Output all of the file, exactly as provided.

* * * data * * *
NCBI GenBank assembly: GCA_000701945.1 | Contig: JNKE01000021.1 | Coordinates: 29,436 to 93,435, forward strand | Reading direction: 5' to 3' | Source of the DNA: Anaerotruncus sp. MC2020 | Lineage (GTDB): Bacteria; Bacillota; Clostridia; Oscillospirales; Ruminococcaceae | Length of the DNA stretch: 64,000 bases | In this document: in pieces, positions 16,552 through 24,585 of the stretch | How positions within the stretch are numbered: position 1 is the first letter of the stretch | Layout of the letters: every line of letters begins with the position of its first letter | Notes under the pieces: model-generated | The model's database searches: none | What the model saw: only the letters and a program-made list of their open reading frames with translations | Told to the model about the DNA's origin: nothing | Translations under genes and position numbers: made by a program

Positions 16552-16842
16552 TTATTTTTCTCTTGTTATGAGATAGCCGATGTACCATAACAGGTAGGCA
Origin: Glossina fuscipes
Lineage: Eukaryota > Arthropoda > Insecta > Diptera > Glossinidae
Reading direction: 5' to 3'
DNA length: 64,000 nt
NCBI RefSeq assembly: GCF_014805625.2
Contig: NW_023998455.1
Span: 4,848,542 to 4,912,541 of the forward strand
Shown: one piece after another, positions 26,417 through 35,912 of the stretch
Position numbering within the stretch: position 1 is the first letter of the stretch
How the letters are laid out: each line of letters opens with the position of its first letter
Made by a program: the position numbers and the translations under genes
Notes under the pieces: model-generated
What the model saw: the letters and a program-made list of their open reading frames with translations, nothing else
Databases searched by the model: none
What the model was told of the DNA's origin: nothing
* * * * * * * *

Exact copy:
NCBI GenBank assembly: GCA_000701945.1 | Contig: JNKE01000021.1 | Coordinates: 29,436 to 93,435, forward strand | Reading direction: 5' to 3' | Source of the DNA: Anaerotruncus sp. MC2020 | Lineage (GTDB): Bacteria; Bacillota; Clostridia; Oscillospirales; Ruminococcaceae | Length of the DNA stretch: 64,000 bases | In this document: in pieces, positions 16,552 through 24,585 of the stretch | How positions within the stretch are numbered: position 1 is the first letter of the stretch | Layout of the letters: every line of letters begins with the position of its first letter | Notes under the pieces: model-generated | The model's database searches: none | What the model saw: only the letters and a program-made list of their open reading frames with translations | Told to the model about the DNA's origin: nothing | Translations under genes and position numbers: made by a program

Positions 16552-16842
16552 TTATTTTTCTCTTGTTATGAGATAGCCGATGTACCATAACAGGTAGGCA
Origin: Glossina fuscipes
Lineage: Eukaryota > Arthropoda > Insecta > Diptera > Glossinidae
Reading direction: 5' to 3'
DNA length: 64,000 nt
NCBI RefSeq assembly: GCF_014805625.2
Contig: NW_023998455.1
Span: 4,848,542 to 4,912,541 of the forward strand
Shown: one piece after another, positions 26,417 through 35,912 of the stretch
Position numbering within the stretch: position 1 is the first letter of the stretch
How the letters are laid out: each line of letters opens with the position of its first letter
Made by a program: the position numbers and the translations under genes
Notes under the pieces: model-generated
What the model saw: the letters and a program-made list of their open reading frames with translations, nothing else
Databases searched by the model: none
What the model was told of the DNA's origin: nothing